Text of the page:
Paddy drying systems

Importance of drying the paddy correctly

Rice is usually harvested at grain moisture content (MC) between 24 and 26% (wet basis). Any delays in drying, incomplete drying, or uneven drying will result in qualitative and quantitative losses during:

  • Yellowing or discoloration caused by mold development and heat build-up from respiration.
  • Reduced milling yields caused by high temperatures and re-wetting of grains.
  • Loss of germination and vigor from grain respiration, mold and insect activities, or from exposure to grains to temperatures above 42ºC.
  • Damage caused by insects that are more active at higher MC levels.

Some recommendations on drying the paddy

  • Clean the grains before drying to avoid uneven drying and wet spots.
  • Dry the paddy immediately after harvest; use the 18% MC if the paddy will be stored for a maximum of two weeks.
  • When drying for milling, maintain the MC to 14% so the grain weight and milling yield won’t decrease.
  • When storing grains from 8−12 months, dry the grains up to 13% MC or less.
  • For long term storage (1 year or more, maintain MC to 9%).
  • Do not mix grains maintained at different MCs to avoid cracking.
  • Always monitor the grain temperature and MC to prevent the grains from being exposed to excess temperatures and over-drying.


Methods of drying the paddy

A. Sundrying - Sun drying continues to be the preferred drying method in Asia because of its low cost. However, it is labor intensive and control of grain temperature is difficult.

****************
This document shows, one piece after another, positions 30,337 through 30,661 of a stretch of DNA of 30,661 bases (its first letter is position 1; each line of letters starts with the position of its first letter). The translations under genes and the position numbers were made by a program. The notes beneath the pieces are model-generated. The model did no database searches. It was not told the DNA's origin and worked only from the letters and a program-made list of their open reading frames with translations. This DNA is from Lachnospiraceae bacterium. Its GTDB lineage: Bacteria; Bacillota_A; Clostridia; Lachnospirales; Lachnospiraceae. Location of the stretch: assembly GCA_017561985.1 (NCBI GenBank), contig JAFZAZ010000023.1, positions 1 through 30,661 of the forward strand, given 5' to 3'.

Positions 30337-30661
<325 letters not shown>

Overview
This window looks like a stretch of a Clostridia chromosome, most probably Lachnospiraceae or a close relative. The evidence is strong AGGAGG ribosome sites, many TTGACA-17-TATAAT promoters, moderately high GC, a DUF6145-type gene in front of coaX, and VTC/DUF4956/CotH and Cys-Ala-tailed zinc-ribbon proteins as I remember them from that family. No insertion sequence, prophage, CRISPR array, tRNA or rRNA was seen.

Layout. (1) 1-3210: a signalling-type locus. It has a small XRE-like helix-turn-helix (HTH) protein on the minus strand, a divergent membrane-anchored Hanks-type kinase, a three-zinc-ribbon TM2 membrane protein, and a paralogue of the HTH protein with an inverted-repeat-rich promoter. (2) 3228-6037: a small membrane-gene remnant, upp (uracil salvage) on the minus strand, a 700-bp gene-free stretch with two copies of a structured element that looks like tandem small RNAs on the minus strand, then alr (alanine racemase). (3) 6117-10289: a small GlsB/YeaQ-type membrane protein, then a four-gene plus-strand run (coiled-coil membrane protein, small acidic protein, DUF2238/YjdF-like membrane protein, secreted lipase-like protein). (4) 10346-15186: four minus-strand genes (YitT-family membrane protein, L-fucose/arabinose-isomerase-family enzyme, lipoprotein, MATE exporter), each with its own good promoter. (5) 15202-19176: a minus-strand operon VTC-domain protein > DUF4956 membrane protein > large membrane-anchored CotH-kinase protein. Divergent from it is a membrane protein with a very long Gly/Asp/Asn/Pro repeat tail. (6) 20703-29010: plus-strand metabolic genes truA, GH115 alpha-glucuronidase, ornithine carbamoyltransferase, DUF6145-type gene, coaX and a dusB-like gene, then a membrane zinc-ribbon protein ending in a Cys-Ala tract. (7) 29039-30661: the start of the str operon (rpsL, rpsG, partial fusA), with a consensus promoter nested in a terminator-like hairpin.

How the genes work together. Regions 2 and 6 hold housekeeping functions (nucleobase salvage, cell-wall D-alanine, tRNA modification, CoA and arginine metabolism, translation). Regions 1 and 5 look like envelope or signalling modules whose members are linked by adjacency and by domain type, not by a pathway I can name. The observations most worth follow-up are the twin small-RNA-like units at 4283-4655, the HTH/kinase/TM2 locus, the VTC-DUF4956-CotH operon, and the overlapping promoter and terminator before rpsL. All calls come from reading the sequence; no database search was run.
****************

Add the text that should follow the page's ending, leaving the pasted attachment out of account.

For optimum quality:

  • Spread the grains in thin layers (5 cm)
  • Cover or collect the grains during rain
  • Mix frequently, at least every 30 minutes
  • Monitor the grain temperature
  • Shade or cover when grain temperatures are above 50ºC (42ºC for seeds)

B. In-store drying - Paddy with MC below 18% can be slowly dried in storage bins using aeration with slightly pre-heated air (3−6K above ambient temperature).

Farm to commercial level, capacity depends on storage structure.

Drying time: days to weeks

  • Pros: Good quality, low energy usage, storage included
  • Cons: Second stage dryer, long drying time

Heated Air Drying

C. Fixed Bed Batch Dryer - for farmers, contractors, small rice mills. Capacity: 1−10 t/batch. Drying time: 6−8 h

  • Pros: Simple, cheap, local versions available
  • Cons: Uneven drying, labor intensive

D. Re-circulating Batch Dryer - for rice mills and cooperatives. Capacity: 4−10 t/batch. Drying time: 6−8 h.

  • Pros: Even drying, automatic operation, affordable
  • Cons: Wear of mechanical components

E. Continuous Flow Dryer - for large commercial facilities. Capacity: ~10 t/hour. Drying rate: 1−2% pass

  • Pros: High capacity, automatic operation
  • Cons: Capital intensive, requires large volumes
Prepared by M Gummert with input from JF Rickman (2004), updated by M Gummert (2011)